Did you know about personal kanbans?

In my experiment to ship faster by focusing on the basics, I’ve come across a classic task management technique I’ve always loved: the kanban.

What is a Kanban

The idea of a kanban is very easy: First tasks are divided into not started yet, doing, and done. Secondly, and most importantly, there is a limit to how many tasks are allowed in the doing bucket at one time. Third you cannot move tickets back in the process. You either delete them, or move them to the done bucket.

How is a personal kanban different?

For a personal kanban the recommendation is that you can only work on three tasks or projects at any one time. Seems simple enough.

Why is this interesting?

What I didn’t appreciate until I read Oliver Burkeman’s Four Thousand Weeks is that this simple limitation forces you to adopt good task habits:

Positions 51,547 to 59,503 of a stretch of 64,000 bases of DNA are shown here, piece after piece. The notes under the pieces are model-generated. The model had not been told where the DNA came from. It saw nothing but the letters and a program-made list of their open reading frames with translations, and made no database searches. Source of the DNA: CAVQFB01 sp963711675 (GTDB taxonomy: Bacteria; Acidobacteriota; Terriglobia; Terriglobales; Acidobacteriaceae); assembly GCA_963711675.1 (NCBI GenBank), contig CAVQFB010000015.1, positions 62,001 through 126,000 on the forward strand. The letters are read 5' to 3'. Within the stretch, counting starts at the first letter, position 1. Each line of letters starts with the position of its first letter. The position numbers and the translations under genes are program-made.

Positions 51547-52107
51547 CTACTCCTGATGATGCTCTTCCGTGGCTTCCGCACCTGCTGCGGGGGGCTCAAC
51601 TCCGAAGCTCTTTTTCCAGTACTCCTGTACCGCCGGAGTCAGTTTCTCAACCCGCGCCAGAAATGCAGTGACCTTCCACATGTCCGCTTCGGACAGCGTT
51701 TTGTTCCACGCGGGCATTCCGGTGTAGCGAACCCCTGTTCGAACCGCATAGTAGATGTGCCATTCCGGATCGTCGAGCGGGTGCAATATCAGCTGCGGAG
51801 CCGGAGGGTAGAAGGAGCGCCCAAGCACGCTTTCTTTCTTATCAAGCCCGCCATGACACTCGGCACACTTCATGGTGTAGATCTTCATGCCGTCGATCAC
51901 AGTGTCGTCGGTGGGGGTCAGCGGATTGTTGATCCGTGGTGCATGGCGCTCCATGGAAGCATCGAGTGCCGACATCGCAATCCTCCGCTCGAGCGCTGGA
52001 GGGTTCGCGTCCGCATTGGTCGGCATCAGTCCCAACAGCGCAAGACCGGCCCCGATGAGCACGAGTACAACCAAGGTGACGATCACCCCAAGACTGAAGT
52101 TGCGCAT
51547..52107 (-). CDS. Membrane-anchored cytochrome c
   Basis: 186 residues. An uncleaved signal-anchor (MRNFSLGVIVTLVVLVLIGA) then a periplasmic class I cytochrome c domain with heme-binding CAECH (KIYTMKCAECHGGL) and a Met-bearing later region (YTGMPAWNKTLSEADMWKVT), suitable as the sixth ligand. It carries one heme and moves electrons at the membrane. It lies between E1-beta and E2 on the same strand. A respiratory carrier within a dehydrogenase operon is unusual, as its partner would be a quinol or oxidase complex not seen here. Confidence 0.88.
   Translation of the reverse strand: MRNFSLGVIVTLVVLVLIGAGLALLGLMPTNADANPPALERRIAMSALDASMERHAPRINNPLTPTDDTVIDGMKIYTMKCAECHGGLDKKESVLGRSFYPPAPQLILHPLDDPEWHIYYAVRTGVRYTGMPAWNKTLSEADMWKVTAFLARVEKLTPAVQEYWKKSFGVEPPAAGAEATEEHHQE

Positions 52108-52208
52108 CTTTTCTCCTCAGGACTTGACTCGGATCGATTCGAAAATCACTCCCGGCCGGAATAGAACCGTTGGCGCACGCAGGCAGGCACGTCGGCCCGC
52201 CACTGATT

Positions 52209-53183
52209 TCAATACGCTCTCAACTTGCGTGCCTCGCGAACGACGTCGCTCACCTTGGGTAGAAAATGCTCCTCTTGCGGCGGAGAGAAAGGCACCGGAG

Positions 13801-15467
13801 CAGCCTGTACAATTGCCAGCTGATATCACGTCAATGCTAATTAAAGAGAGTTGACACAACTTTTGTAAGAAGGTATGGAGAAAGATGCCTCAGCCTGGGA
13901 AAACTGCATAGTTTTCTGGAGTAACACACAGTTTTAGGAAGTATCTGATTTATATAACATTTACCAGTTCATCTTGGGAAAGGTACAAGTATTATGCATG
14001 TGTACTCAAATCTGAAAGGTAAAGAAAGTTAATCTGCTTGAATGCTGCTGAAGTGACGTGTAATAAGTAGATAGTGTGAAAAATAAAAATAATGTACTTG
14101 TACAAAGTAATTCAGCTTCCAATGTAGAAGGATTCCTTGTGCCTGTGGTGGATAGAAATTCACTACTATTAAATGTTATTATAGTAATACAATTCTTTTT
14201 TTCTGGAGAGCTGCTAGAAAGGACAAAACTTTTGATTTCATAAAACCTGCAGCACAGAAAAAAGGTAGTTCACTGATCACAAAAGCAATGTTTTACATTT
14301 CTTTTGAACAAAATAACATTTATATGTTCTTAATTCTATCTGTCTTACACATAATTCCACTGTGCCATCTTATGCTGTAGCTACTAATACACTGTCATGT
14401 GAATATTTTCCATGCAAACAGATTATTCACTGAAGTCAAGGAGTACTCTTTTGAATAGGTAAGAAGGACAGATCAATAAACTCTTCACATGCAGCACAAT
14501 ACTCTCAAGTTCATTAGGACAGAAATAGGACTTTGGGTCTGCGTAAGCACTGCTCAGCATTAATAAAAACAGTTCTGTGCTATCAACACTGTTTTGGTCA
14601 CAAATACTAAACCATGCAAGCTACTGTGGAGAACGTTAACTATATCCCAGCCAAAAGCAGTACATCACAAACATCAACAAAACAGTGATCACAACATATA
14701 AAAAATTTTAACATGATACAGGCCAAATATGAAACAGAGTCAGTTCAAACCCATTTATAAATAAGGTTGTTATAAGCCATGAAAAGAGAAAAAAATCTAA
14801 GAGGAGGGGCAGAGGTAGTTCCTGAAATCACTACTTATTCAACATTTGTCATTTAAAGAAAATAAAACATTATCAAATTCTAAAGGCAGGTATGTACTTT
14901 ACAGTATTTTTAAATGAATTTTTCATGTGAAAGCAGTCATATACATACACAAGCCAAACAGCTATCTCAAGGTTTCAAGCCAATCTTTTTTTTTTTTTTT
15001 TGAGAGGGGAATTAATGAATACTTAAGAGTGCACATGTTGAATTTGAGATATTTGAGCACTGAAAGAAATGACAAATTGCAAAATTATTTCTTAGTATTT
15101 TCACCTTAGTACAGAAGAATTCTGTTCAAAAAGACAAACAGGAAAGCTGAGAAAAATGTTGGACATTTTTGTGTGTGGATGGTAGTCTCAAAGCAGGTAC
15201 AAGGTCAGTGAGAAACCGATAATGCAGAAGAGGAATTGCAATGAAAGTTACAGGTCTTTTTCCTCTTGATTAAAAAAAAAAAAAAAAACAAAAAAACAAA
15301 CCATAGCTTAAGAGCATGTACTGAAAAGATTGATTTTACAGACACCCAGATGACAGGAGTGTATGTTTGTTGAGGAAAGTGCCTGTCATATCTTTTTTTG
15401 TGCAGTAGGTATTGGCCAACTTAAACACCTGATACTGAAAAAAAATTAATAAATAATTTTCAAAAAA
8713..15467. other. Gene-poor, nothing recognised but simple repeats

If you get interrupted, or you need to urgently work on something else, what do you do? Well because you can’t move things back, you have to finish them. Which means you need to split tasks down into things you can do in a short amount of time. They need to be small, and clear, so you can move them forward.

This forced clarity is not a part of the kanban system. It’s just a side effect, but possibly the most productive part of the system.

My take away

I think I’m going to stick to this rule. Even though there’s no way to enforce the limit in Things, which is my todo list of choice.

Have you used a personal kanban?